In the world of commercial CMS platforms, architectural freedom is the thing that costs the most. It’s not really individual features (or even a large collection of features) that add significantly to the cost of a CMS application, but the freedom that some platforms give you to build absolutely anything you want may well stretch your budget.
The three essential differentiating characteristics of platforms that provide the highest levels of freedom are:
- Flexibility of the platform
- Scalability of the platform
- Completeness of the product suite
To give an anonymized real-world example, enterprise CMS platform X provides roughly the same feature-functionality out-of-the-box as enterprise CMS platform Y – not identical, but similar. However, CMS X has a far more flexible and scalable architecture, and its SDK (toolkit for developers) has many more tools in it. The license cost of CMS Y’s full suite of applications and modules is $150,000, while CMS X’s is $350,000 (after the typical discounts from both vendors). In this comparison, it’s the freedom to build or customize that costs the extra $200,000.
Let me say that again: it’s the freedom itself – the option to do something – that costs you. You may need this freedom, and you may not.
The facts in the paragraphs above remind me of the townhouse at 34 East 62nd Street in Manhattan whose owner blew it up in 2006 so that his soon-to-be ex-wife wouldn’t get as much money in the aftermath of a divorce.
What the angry pyrotechnician didn’t realize was that while the value of his intact home was $6-7 million, the prospect of an empty lot would immediately cause the value of the place to rise to more than $12 million. Now that the lot is actually empty (April 2013), its asking price is $40 million.
CMS platforms are similar to the townhouse and empty lot in that, if you are willing to accept a fixed/rigid architectural platform (the bricks and mortar of the house), you don’t have to pay as much for its feature-functionality. If, however, you want a very flexible platform with which you can do anything you like (the empty lot), feature-functionality gets much more expensive. Although counterintuitive to some buyers, the higher prices often do NOT come from the out-of-the-box functional features of the CMS.
Because buyers often don’t understand (1) the facts above, and (2) the differences between their two or three shortlisted CMS platforms; they sometimes purchase the more/most expensive product because they assume it will have richer feature-functionality. In some – or even many – cases, the more expensive product will only have a more flexible and scalable architecture. So unfortunately, a lot of companies waste a lot of money in such cases.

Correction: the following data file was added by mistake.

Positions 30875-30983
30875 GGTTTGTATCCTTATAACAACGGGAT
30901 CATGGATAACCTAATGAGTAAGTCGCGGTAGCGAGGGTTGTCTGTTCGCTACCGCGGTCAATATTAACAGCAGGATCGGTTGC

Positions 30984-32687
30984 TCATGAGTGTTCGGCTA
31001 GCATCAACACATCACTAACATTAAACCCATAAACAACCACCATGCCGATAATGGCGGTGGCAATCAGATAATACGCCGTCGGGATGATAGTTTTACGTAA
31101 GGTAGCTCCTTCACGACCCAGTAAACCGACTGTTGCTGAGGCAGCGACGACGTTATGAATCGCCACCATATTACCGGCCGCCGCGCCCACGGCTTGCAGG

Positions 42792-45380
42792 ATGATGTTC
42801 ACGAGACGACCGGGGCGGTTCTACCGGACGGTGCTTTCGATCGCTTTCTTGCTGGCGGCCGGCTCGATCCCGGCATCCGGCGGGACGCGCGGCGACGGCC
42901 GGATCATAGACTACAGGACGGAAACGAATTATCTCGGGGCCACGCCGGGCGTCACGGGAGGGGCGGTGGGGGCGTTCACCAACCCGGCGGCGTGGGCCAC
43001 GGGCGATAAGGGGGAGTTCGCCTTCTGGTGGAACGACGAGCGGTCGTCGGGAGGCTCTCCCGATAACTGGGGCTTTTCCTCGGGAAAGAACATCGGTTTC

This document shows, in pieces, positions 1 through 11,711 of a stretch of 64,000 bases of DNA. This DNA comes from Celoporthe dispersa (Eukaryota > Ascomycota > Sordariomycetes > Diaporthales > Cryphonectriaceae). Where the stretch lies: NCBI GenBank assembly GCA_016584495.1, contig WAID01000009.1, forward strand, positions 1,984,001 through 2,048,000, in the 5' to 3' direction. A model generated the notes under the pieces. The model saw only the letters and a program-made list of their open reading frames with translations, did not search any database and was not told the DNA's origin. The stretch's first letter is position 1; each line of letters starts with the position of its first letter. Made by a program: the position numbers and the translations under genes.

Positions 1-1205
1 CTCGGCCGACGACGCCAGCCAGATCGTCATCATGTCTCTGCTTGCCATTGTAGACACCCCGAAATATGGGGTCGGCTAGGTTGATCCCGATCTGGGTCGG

On the flip side, enterprises that actually do need flexible and scalable architectures sometimes make purchase decisions based on feature-functionality alone. Comparing CMS A and CMS B, they conclude that the two products are functionally similar and then pick the less expensive one. While they may be right in their functional assessment, their architectural oversight will almost always cause them to hemorrhage money on application development over the next two or three years – followed by a platform replacement when their overall CMS project completely fails.
The moral of this story is twofold:
- That it is important to realize where much or most of the expense of enterprise CMS platforms comes from, and
- That it is essential for buyers to understand their architectural requirements if they are to get value for their money and/or avert CMS project failure.
The problem many CMS buyers have in making the right product decision rests in the difficulty of distinguishing one CMS from another – either functionally or architecturally.
All three of my presentations at the 2013 CMS Expo address this issue. In the keynote session at lunch on Tuesday, my topic will be, “Are You Using the Right CMS?” On Tuesday at 4:30 p.m., I will help attendees identify “Five Criteria to Choose the Right CMS for Their Company.” And finally, on Wednesday at 11:00 a.m.., I share some of what I know about “Distinguishing Enterprise CMS Platforms from Mid-Tier and Entry-Level Products.”
Please join us for lively discussions of some of the thorniest issues facing many CMS buyers.